EVE Online to Remain as PiP-less as a Jaffa Orange
In what could have been some fantastic news for EVE Online fans is in fact a complete non-starter. Sorry.
Sadly, one of my favourite teases that came out of Fanfest 2012 was the above concept art of Picture-in-Picture functionality. It was first shown in Creative Director Torfi Frans Olafsson's keynote presentation. Alas, it is not to be.
At least not any time soon.
After rediscovering my magnificently Photoshopped PiP concept (see below) from 2011 during some screenshot archaeology for my retrospective slideshow, My Time in EVE Online: A Gallery of Internet Spaceship Memories, I thought I'd give Mr. Olafsson a prod. Well, a tweet.
I think Twitter is far too proletariat for the mysterious dream-weaving Viking, so I was unsurprised that his dormant Twitter account failed to respond. Fortunately, the more attentive CCP Sisyphus, overseer of the developer teams responsible for user experience (Team Player Experience) and the sound (Team Klang) stepped up instead.
I'd always held the belief that a Picture-in-Picture function be a great way to better utilise the visuals of EVE Online. After all, the artwork and ship designs are stunning, but gameplay demands that you rarely see anything up close besides your own ship. Not only would PiP be great eye candy, being able to automatically see your target's behaviour and weapons loadouts would be useful tactical intel and would make combat feel more connected.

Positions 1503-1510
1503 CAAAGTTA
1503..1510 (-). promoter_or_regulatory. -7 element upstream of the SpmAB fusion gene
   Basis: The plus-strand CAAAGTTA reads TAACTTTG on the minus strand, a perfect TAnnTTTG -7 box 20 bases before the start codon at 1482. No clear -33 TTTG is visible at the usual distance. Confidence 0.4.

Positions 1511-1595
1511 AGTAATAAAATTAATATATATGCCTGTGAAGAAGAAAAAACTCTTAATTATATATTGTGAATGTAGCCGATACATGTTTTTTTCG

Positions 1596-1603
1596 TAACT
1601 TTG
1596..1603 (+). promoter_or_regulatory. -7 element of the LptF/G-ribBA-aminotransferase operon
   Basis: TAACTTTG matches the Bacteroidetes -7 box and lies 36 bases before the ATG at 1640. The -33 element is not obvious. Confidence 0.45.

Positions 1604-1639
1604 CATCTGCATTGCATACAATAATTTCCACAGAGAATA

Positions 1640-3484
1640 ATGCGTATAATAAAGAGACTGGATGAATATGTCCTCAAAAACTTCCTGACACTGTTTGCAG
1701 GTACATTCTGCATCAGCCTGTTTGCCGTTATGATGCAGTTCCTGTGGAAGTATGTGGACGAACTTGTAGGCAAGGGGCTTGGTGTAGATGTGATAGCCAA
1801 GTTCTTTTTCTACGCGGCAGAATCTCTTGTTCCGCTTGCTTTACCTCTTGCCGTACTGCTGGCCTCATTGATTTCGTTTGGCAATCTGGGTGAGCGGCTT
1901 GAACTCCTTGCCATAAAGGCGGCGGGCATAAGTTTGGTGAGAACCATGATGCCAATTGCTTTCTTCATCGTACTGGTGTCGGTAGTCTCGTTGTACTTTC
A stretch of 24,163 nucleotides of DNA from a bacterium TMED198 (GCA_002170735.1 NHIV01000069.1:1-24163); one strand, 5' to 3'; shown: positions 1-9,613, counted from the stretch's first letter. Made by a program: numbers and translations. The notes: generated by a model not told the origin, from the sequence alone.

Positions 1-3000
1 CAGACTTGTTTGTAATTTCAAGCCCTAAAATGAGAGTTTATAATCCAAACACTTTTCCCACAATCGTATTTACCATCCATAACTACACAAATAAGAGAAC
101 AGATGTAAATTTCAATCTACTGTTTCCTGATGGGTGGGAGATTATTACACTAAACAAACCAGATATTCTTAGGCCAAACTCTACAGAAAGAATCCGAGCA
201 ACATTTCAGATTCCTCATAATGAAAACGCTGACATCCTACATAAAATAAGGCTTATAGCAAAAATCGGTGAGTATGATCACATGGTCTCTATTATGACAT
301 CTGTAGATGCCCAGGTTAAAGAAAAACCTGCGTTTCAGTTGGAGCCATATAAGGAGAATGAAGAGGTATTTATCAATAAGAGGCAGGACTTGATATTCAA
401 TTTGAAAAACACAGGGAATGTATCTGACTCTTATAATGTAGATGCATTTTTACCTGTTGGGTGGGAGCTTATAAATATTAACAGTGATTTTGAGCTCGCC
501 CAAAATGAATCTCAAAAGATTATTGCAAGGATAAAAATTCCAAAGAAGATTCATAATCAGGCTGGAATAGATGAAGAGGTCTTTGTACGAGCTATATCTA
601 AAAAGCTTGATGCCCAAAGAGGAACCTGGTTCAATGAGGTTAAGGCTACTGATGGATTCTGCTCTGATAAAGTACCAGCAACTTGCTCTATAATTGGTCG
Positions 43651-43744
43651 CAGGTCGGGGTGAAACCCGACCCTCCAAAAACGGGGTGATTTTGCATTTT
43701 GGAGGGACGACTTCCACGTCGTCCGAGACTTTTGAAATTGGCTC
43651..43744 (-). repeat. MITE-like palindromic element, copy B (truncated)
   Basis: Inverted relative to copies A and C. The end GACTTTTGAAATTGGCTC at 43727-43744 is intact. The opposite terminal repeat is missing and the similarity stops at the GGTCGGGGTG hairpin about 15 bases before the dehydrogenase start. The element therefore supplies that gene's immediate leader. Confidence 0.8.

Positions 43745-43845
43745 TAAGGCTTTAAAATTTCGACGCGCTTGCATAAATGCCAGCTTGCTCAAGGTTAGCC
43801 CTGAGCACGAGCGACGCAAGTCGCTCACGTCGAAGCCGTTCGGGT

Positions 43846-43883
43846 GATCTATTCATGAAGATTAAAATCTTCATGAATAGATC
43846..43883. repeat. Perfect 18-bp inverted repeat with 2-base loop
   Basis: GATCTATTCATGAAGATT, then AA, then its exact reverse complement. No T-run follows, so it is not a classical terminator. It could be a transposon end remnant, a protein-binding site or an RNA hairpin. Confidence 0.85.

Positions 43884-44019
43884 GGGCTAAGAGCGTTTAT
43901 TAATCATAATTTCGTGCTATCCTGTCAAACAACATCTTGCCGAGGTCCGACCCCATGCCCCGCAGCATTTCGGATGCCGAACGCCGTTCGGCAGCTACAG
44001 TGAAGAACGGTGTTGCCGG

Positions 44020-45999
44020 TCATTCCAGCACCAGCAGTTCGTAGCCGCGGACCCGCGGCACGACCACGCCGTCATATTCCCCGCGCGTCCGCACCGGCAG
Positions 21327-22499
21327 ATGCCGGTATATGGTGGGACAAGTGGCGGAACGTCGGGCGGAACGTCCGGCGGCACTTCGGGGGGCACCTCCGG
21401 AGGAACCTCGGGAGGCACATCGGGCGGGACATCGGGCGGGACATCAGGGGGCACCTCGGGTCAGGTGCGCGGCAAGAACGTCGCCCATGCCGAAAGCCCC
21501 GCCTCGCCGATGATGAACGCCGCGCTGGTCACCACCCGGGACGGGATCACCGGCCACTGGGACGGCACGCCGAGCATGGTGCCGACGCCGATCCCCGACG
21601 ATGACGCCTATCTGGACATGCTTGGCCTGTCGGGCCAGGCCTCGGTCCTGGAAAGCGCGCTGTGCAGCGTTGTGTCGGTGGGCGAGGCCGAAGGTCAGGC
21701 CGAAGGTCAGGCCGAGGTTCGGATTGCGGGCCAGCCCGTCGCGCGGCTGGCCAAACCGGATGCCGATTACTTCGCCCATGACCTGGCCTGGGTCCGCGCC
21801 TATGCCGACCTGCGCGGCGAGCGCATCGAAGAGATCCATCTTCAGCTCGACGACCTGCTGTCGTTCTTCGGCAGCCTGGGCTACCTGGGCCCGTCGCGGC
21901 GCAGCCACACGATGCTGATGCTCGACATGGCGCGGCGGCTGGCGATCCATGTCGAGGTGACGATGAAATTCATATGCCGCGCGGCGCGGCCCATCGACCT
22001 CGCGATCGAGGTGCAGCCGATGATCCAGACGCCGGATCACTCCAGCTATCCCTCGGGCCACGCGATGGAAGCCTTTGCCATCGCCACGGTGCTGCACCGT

CCP Sisyphus went on to explain that the project had been shelved until there was a “pressing need”. The requirement to process and display the necessary data including weapons, shield effects and nearby objects effectively demanded processing power almost equivalent to running a second EVE client.
Targeting Computers Only. No Jedi Allowed.
CCP Games' ongoing challenge of updating the decade-old UI of EVE Online continues produce results, with the most recent upgrades being the hypnotic sensor sweep and HUD overlay, as well as a new slick radial menu.
However, for now it seems combat will remain largely a submarine-like experience with almost total reliance on instrumentation to tell the story of the battle.
He makes a good point. On release in the 2011 Incarna expansion, Captain's Quarters famously did have an unfortunate effect on some graphics cards, prompting the need for a less demanding version.
The recently added tracking camera option goes a small way to making better use of EVE's visuals, but it would be great to see still further polish added to the visual combat experience.